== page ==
And so I told him that Mom’s jeans sure didn’t embarrass me. I said I liked them and thought she looked great. He turned to me and hissed something about how this was none of my business and to get ready for school. I shrugged and held up my backpack with both hands. (And it really did take both hands, because it always seemed to weigh as much as a case of beer, which, just for the record, I only know weighs a ton because I carried them in from the supermarket when I would help Mom with the grocery shopping. In the months after my dad killed my mom, I smoked a lot of dope, but I was never into beer. Too fattening. And it reminded me too much of Dad.) I told him I was all ready for school. And so he said in that case I should go. And Mom said I should, too, and she was practically begging me to get out of the house. But I didn’t want to leave her like this. To leave her to him. So I told my dad that Mom’s jeans were ﬁne and to let it go. I said he didn’t want to miss his tee time. Mom was, like, babbling about how she was going right upstairs to change, she was, and she scooted around Dad so she was between the kitchen and the stairs, and she yelled back at me in a voice that was bizarrely cheerful considering what was going on that I didn’t want to miss the school bus. And I thought, fuck the school bus, this has gone too far. And, in fact, I may even have said that. I can’t recall for sure. All I remember for certain is my dad glaring at me and his eyes getting narrow: Think of a newt. And then, out of the blue, he rammed the toe of the golf shoe into my stomach. It didn’t hurt that much, and it didn’t knock the wind out of me, but it did cause me to drop my backpack and coil up like a spring. My mom screamed at him to stop, but she didn’t need to worry. He was totally shocked at what he’d done. He was stunned. Then he shook his head in disgust and said I was every bit the slut my mom was and walked out of the house with his golf shoes.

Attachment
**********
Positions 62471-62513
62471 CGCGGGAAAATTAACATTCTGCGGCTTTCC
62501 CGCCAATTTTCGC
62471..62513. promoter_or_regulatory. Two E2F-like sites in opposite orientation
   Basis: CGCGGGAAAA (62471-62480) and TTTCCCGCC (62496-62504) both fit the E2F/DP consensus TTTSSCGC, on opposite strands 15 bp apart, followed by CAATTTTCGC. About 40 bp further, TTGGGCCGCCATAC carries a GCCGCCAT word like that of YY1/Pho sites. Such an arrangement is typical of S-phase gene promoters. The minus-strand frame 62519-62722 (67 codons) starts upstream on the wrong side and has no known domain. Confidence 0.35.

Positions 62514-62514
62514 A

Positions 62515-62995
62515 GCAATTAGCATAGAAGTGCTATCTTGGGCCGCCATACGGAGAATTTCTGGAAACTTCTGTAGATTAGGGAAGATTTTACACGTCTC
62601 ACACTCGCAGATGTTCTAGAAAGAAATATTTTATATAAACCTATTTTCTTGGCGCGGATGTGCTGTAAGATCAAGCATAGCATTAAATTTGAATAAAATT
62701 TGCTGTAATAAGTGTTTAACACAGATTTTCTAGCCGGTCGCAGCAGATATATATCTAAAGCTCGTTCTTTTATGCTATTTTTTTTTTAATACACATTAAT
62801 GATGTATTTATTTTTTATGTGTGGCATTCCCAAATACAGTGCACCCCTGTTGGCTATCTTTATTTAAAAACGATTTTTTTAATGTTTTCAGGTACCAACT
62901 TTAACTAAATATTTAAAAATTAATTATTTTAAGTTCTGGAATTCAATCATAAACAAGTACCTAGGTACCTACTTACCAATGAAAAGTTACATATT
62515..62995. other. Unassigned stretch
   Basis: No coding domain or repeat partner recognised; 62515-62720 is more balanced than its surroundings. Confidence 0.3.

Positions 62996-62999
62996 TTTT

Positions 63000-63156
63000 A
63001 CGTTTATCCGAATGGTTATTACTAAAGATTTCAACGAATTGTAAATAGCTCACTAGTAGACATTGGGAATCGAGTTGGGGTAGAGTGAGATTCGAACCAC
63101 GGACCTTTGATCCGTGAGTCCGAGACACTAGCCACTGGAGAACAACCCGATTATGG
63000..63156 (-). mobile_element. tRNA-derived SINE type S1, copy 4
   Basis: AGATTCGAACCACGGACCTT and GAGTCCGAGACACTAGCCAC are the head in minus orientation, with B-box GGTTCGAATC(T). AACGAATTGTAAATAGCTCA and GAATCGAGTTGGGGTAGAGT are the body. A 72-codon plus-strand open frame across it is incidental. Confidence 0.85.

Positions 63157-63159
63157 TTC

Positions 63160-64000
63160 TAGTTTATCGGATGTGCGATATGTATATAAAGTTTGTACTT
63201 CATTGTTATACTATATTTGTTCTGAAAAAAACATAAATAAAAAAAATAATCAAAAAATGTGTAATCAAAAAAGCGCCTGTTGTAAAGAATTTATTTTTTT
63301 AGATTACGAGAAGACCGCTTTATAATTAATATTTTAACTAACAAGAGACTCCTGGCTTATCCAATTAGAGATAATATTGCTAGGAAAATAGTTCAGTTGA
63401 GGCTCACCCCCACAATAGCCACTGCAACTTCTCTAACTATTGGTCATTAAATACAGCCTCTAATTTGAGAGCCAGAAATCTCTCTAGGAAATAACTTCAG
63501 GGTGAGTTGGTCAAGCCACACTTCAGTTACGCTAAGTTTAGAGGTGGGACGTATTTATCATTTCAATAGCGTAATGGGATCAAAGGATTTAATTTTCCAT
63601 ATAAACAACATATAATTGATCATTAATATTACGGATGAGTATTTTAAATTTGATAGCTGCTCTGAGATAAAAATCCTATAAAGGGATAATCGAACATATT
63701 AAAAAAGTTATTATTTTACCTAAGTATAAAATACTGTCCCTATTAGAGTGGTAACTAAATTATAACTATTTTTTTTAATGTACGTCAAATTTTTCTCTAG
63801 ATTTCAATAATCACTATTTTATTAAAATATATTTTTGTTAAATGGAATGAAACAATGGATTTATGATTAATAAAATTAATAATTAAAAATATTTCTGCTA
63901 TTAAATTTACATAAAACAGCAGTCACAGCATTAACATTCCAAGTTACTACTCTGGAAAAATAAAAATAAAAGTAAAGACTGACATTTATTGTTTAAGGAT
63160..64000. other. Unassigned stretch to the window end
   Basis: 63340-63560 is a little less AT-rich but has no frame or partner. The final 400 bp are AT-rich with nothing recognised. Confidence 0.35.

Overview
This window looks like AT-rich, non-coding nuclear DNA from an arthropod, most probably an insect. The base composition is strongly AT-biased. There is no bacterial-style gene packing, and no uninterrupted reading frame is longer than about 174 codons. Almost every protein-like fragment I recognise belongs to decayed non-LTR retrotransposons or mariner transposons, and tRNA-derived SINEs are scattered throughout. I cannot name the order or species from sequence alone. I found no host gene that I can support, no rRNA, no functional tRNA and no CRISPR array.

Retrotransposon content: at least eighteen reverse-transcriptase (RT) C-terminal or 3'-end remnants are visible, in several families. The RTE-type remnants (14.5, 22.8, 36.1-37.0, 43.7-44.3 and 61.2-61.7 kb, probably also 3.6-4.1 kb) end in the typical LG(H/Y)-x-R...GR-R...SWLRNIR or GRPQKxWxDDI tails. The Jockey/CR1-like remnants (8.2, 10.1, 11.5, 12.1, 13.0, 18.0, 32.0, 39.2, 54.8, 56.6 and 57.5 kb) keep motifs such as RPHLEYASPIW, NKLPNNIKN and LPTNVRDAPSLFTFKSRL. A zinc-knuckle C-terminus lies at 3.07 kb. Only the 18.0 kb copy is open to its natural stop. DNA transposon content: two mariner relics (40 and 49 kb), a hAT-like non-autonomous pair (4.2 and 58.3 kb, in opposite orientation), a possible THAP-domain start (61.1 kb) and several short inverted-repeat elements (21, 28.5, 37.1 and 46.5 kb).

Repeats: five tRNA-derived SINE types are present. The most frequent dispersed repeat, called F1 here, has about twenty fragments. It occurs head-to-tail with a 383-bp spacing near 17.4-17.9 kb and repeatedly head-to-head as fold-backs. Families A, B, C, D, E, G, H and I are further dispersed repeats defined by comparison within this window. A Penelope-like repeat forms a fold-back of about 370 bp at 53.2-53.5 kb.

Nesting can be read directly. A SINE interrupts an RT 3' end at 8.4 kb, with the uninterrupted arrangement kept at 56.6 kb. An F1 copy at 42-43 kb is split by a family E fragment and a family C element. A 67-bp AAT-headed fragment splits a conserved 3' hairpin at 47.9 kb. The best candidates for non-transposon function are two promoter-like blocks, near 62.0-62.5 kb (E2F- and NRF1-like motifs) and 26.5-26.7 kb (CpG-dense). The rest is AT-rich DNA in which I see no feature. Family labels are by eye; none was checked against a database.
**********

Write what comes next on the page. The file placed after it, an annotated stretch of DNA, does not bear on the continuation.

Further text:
That was the only other time he hit me. And it led to the longest cold war my parents ever had. It took him longer than usual to get all syrupy and apologize, maybe because he’d never had the chance that morning to vent the full fury that was always smoldering just underneath his skin. Also, he needed to apologize to me, too, this time. Which he did. I wound up with a new iPod and a hundred bucks on iTunes. I believe it would be months before he would hit Mom again. Not till the autumn, I think. But when he started up again, things would spiral quickly through the holidays. I’m amazed it took Mom until February to ﬁnd the backbone to get the restraining order and kick him out of the house. It wasn’t just that he was becoming so unbearable to be around and so weirdly scary. It was that by then she had Stephen Drew in her life.
Copyright © 2010 by Chris Bohjalian. All rights reserved. No part of this excerpt may be reproduced or reprinted without permission in writing from the publisher.